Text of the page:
What it says in the papers
Garda Commissioner's order; Hammond wants 'headroom'; Rush CU wind-down likely
- The Irish Times leads with news that the Garda Commissioner Nóirín O'Sullivan has ordered all members of the force not to take part in planned strikes and warned that protests over pay could "irreperably compromise" the Garda's authority to police the state.
- In business, the paper reports that the deal to sell the Central Bank's HQ is expected to be wrapped up by Christmas. The bank has confirmed that US property company Hines has been chosen as preferred bidder to buy the Dame Street building in Dublin.
- The paper says the Dublin Chamber of Commerce has warned that Ireland may lose out in the race to encourage British businesses to move here in the wake of Brexit due to competitive and infrastructural failings. It says the Government needs to be spending more on infrastructure.
- The Financial Times says British Chancellor Philip Hammond is to adopt a flexible fiscal framework in this month's Autumn statement, banishing rigid targets to ensure the government has 'headroom' to react if Brexit fall-out hits the economy.
- The FT says Australia is tightening its visa rules on foreign medics after a surge in interest in working in the country from British junior doctors upset at pay and working conditions at home.
- The paper reports on comments from oil giants BP and Royal Dutch Shell as they announced results yesterday. Both companies warned investors not to expect a strong rebound in oil prices next year as they set out plans for further cuts in spending to contain rising debts.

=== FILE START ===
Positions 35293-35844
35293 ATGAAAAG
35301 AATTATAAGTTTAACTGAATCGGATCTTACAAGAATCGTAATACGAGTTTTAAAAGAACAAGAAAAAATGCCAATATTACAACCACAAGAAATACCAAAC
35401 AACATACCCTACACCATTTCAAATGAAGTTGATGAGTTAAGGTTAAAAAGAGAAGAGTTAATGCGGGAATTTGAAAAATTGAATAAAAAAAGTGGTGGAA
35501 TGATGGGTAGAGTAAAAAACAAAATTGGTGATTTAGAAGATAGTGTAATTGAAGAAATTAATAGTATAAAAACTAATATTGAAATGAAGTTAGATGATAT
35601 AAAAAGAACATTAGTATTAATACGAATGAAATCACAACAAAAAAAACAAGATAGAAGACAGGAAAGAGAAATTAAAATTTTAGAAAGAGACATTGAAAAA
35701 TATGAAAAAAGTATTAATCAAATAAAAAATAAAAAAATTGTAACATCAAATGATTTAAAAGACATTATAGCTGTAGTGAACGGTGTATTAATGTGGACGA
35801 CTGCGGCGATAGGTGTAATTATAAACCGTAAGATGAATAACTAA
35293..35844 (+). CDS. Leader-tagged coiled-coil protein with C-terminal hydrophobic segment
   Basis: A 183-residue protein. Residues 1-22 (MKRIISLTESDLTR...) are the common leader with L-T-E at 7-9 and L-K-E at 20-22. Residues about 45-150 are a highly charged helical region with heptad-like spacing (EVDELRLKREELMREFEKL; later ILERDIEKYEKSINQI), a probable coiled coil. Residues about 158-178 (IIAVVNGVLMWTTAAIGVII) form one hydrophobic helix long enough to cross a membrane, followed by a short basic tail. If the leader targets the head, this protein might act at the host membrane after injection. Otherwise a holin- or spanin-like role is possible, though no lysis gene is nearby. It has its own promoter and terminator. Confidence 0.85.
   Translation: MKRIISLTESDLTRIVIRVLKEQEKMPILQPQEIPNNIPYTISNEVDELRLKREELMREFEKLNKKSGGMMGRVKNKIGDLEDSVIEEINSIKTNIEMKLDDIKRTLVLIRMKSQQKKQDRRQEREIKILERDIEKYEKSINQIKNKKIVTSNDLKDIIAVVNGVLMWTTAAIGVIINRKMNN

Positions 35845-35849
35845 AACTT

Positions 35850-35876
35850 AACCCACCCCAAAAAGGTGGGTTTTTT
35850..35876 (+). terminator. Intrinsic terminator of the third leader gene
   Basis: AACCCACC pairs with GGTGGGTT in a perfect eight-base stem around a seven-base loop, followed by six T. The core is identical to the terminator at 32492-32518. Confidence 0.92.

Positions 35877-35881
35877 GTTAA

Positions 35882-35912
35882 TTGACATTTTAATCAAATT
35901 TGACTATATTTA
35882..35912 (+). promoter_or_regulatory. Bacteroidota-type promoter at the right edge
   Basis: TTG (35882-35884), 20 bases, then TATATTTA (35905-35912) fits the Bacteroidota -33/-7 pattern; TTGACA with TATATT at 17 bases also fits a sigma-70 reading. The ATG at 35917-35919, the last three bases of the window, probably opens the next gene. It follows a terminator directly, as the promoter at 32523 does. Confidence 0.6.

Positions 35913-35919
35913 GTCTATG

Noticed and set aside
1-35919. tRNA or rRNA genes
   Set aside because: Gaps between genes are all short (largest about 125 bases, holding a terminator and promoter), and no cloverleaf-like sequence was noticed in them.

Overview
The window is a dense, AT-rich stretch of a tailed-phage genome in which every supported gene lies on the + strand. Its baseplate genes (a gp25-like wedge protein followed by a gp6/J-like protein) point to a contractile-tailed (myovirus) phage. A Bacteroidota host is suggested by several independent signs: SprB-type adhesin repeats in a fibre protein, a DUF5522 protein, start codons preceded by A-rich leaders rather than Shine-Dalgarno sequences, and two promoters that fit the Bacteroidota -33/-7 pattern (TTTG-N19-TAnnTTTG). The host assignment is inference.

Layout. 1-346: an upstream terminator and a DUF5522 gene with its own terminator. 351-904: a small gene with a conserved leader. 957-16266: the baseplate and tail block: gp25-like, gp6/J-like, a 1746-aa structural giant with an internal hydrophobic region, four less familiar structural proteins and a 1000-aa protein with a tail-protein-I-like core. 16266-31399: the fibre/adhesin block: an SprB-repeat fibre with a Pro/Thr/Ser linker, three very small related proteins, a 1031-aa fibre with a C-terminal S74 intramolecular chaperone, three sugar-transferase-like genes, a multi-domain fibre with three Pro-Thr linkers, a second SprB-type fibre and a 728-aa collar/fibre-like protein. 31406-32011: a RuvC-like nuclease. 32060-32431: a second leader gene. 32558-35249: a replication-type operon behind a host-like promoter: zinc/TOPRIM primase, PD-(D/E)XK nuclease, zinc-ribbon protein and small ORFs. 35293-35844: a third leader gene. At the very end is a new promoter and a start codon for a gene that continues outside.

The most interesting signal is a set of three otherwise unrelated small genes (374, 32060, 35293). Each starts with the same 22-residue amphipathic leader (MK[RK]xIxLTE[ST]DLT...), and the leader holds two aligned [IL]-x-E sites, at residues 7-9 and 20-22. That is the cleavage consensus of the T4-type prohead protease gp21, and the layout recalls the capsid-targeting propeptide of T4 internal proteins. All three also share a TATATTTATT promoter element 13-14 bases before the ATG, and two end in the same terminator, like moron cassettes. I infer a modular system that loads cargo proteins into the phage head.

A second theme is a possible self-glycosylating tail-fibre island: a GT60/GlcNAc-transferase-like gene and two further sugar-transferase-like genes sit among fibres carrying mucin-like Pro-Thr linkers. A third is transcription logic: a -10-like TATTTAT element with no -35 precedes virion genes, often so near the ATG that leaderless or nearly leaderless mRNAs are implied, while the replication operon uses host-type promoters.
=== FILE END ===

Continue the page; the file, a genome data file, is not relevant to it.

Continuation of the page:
- The Irish Independent also leads with the Garda strike, saying that the Commissioner has put her authority on the line by telling thousands of members of the force to ignore plans for a strike and turn up for work.
- The paper says Finance Minister Michael Noonan has told ministers that the troubled Rush Credit Union is to be shut down, a move the paper says will shock the millions of people who are members of other local lenders. It emerged this week that the credit union's problems are so serious that it would cost millions of euro to stabilise it.
- In business, the Irish Independent says Nissan is to hire 40 new apprentices in a bid to address a skills shortage created by the rapid growth in demand for connected, autonomous and electric cars.
- The paper reports on CSO figures which show that private debt in Ireland surged by 40 per cent last year, to stand at three times the size of the economy. But it says the figures are distorted by one or more multinationals restructuring balance sheets.
- The Irish Examiner says the Garda Commissioner will today receive a tally from local officers as to how many gardaí intend to comply with her order directing them to turn up for work on Friday.
- The paper reports on Revenue figures which show a sharp increase in the number of households seeking to defer payment of the local property tax this year. The total number of applications to defer is up 22 per cent to 36,125.
- The Examiner reports on accounts from Charlemont Leisure Ltd, which operates the Hilton Hotel on the Grand Canal in Dublin, one of the hotels owned by US billionaire John Malone. They show pre-tax profits last year rose by 76 per cent to €2.3m.